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affairs afterwards allowed already answer appeared attempt Atterbury authority became bill Bishop Bolingbroke brought called carried Carteret cause CHAP character chief Commons continued Court Coxe's death Duchess Duke Earl England English expected fact favour foreign France French friends George Gibraltar give Government hand Hanover head honour hopes Horace Walpole House influence Jacobites James King King's late less letter London Lord March means measures Memoirs mind Minister never object observed obtained occasion once opposition Paris Parliament party passed period persons Pretender Prince proceeded proposed Pulteney Queen raised ready reason received resentment respect restoration says scarcely scheme Second Secretary seems sent soon South Sea Spain Spanish Speech spirit Stanhope strong thing thought took Townshend treaty turned Walpole whole writes
Seite 220 - If all be true that I do think, There are five reasons we should drink: Good wine— a friend— or being dry— Or lest we should be, by and by— Or any other reason why!
Seite 344 - ... their manner of writing is very peculiar, being neither from the left to the right, like the Europeans ; nor from the right to the left, like the Arabians ; nor from up to down, like the Chinese ; but aslant, from one corner of the paper to the other, like ladies in England.
Seite 175 - And sensible soft melancholy. "Has she no faults then, (Envy says) Sir?" Yes, she has one, I must aver; When all the world conspires to praise her, The woman's deaf, and does not hear.
Seite 57 - Then said they all, Art thou then the Son of God ? And he said unto them, Ye say that I am.
Seite 97 - ... suffering me to see them before he was paid, or giving me good security to restore my money for those that were lean, or shorn, or scabby, I would be none of his customer. I have heard of a man who had a mind to sell his house, and therefore carried a piece of brick in his pocket, which he showed as a pattern to encourage purchasers: and this is directly the case in point with Mr. Wood's assay.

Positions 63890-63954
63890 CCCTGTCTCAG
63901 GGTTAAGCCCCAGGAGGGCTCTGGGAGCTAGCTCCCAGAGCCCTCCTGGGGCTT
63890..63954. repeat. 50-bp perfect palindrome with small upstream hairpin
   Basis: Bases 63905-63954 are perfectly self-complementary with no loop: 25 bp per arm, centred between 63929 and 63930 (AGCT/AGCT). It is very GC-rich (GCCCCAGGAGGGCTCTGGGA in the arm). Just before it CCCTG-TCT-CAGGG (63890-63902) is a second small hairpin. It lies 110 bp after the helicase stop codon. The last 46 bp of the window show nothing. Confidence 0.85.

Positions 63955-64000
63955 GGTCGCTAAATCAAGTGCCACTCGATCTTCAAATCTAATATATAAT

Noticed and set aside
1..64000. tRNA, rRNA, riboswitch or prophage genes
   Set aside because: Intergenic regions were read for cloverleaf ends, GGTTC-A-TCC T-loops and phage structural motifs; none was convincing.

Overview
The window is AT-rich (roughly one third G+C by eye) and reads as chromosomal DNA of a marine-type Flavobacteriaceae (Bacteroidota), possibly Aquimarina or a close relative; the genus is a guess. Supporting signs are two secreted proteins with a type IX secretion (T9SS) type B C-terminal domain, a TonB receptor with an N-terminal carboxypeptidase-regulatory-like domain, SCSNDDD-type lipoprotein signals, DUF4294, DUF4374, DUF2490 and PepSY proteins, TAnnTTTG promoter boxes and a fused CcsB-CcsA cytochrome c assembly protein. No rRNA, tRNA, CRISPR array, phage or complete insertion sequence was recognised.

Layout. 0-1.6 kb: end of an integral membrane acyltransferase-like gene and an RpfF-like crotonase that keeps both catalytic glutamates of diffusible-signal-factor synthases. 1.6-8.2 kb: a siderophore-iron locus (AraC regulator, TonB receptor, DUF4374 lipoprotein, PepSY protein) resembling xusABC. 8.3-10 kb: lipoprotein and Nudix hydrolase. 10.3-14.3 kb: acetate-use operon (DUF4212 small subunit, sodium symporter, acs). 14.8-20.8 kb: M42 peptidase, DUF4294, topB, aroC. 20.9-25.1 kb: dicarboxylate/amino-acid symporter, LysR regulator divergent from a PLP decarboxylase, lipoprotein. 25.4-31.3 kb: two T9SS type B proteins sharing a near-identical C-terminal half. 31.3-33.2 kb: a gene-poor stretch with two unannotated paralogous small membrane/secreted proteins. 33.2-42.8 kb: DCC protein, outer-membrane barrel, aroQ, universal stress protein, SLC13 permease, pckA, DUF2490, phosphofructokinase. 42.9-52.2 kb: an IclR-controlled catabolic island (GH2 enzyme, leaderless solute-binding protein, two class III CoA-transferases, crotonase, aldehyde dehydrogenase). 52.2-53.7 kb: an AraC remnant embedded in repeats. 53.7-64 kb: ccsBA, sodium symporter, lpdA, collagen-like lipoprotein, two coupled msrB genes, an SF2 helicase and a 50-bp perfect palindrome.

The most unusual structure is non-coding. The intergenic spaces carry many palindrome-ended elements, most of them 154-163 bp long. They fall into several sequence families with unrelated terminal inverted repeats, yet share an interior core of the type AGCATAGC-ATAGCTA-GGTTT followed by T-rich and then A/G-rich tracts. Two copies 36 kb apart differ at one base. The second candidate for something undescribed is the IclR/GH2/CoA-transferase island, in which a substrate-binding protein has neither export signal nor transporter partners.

Seite 323 - The truth is, that the spectators are always in their senses, and know, from the first act to the last, that the stage is only a stage, and that the players are only players.
Seite 383 - I here aver is the naked fact ; let every man account for it as he sees good.) I then thought, Cannot God heal either man or beast, by any means, or without any ? Immediately my weariness and headache ceased, and my horse's lameness in the same instant. Nor did he halt any more either that day or the next.
Seite 344 - I shall say but little at present of their Learning, which for many Ages hath flourished in all its Branches among them : But their manner of Writing is very peculiar, being neither from the Left to the Right, like the Europeans ; nor from the Right to the Left, like the Arabians ; nor from up to down, like the Chinese , nor from down to up, like the Cascagians ; but aslant from one Corner of the Paper to the other, like Ladies in England.
Seite 187 - That it is an indignity to , and a breach of the privilege of this house , for any person to presume to give, in written or printed newspapers, any account or minutes of the debates, or other proceedings of this house or of any committee thereof; and that upon discovery of the outhors , etc. this house will proceed against the offenders with the utmost severity.
Seite 333 - I don't know how it is, but she said very right : there is something in Spenser that pleases one as strongly in one's old age, as it did in one's youth. I read the Faerie Queene, when I was about twelve, with infinite delight; and I think it gave me as much, when I read it over about a year or two ago.